This swearing is different. This swearing is loaded. This swearing has an unusual preoccupation with male sex organs and arses. I'm _not_ claiming that swearing in general doesn't have a preoccupation with those things. I _am_ claiming that when folks swear, they throw in other types of swears for colour. Yes, military swearing tends also to have this preoccupation. However, I think the swearing I was subject to in the Army was more diverse than this. There's a creativity to swearing that is absent. I smell a rat. I smell an agenda.
What I can't grasp is why the committee didn't read more than a few surface levels deep in this allegory. We know that it's allegorical from the introduction to Ender's Game. I'm sure that the committee respects the companion pieces for their contribution to the bildungsroman genre. Certainly that's the most obvious layer of the onion, but when the author warns he's being clever, look out below. "Remember, the enemy's gate is down."
If the award SOLELY recognised Ender's Game, and homophobia was the only problem, I might still be on the fence, but I doubt it. But taken together, as the committee by its own rules was meant to do, I feel strongly that they ought to have copped onto the rampant homophobia.
Women's rights factor into the equation just as largely for me. If anything, the issues I had with the female characters in the novels were LARGER than the problems I had with the war on Gaydom.
We're fed a hypothetical, but more advanced, civilisation where children are taken for battle training. Somehow, the ratio favours boys far over girls. Really? Okay, fine. Suppose I buy this discrepancy (which I do not; I've simply had far too much exposure to fit women within the military) and suspend my disbelief. We're given an occasional girl in the ranks. Heck, one of them makes it to Ender's final showdown as part of his squad.
And when the world literally needs her, what happens?
She breaks down. Before this stage of things, we're led to believe that she betrays Ender. This is muddled; maybe she was a Judas, maybe she wasn't. We're never quite certain she was a genuine traitor. She admitted that she was in order to make things easier, which of course leads us to question whether she truly wanted things to be easier or no. Petra is weepy. We don't really hear about her performance as an Army Commander.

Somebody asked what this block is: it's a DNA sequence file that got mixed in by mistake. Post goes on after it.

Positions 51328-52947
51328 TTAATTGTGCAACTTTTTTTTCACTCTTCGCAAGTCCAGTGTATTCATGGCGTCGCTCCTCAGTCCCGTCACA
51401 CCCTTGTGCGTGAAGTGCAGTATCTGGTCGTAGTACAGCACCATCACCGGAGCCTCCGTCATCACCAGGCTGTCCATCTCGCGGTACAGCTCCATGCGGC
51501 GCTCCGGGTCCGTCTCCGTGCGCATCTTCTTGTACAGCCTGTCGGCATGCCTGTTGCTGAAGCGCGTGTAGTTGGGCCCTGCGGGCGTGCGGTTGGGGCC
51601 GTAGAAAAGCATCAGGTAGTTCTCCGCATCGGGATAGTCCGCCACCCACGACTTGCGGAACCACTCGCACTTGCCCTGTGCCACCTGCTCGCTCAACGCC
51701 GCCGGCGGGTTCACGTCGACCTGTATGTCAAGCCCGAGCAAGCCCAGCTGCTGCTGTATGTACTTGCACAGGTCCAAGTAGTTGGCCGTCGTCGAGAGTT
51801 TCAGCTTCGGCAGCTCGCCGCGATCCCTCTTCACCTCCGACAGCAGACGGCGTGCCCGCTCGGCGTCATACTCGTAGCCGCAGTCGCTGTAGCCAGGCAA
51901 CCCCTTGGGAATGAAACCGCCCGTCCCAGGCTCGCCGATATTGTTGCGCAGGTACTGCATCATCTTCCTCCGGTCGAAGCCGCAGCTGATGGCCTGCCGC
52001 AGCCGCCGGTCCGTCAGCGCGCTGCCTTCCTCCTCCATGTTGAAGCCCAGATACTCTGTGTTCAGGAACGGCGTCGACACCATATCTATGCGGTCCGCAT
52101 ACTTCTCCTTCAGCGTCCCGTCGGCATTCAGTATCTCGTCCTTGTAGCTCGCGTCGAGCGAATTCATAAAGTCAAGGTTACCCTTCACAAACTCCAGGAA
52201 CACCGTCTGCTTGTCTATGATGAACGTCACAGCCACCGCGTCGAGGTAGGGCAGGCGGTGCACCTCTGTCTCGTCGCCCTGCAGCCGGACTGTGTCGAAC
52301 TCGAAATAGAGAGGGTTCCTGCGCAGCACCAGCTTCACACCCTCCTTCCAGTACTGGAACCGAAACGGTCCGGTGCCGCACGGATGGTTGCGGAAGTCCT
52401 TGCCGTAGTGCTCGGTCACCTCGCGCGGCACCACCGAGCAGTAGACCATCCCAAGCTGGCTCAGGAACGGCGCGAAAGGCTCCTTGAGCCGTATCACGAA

Okay, so Petra is a minor character. What of Valentine, Ender's sister? She gets to play second fiddle to both Ender and Peter. Persuasion might win out over might, but Card decides not to actually allow that to occur, so she's shuttled off into space to colonise. Ah, what a wonderful wife of the universe.
Poke in Ender's Shadow fares no better. Bean selects her for her compassion just as much as he selects her for her incompetence as a leader. Poke ends up dead at another boy's hands. Isn't that a bit fishy? A tomboy of the streets that can't defend herself?
Women are weak. When they're not, they're easily tricked or can't be relied upon. If they are serving as nurturing mothers, fine.
So, here's where it gets interesting if you take the time to run a google search on Mormon treatment of women.
But worse by far, if you do the incredibly easy search for Orson Scott Card Feminism on google, here's what I got as my first hit.
Is that search too much to ask for? If someone read this and had questioned the female "protagonists", would his personal views provided an answer for how to take his somewhat sarcastic allegory?
All of this aside, there are brilliant works that have yet to be recognised that are sitting on our shelves. They are worth more than these two by far. The overall quality of these two books is just not that wonderful. For a really painful analysis, courtesy of an external wikipedia link from Ender's Game, read this:
Any way you look at this, it's wrong. If you were using the committee's own rules, this award is not meritorious. This is pulp sci-fi. This is not Bradbury. This is not Asimov. Isn't that the stuff that award winners are meant to be made of? How has this broadened the minds of a young person? I see these two novels presenting a formulaic rigid life structure, not widening "a window on the world". Either you are right or wrong, and taking the hard right - blowing up a planet now and asking questions later - is pushed harder than a bad sommelier pushes vinegary wine.
If you take the path that the committee could only give the award based on the materials at hand, there is enough evidence to overwhelm a decision to grant the award. If you're taken in by the sideshow of an author's opinions also weighing into the selection process, then things get truly ugly.
I'm just frightened that the committee didn't read past the most basic levels at hand. In not carefully forming an opinion based on the works at hand, in not researching at the most cursory of levels, they have failed us.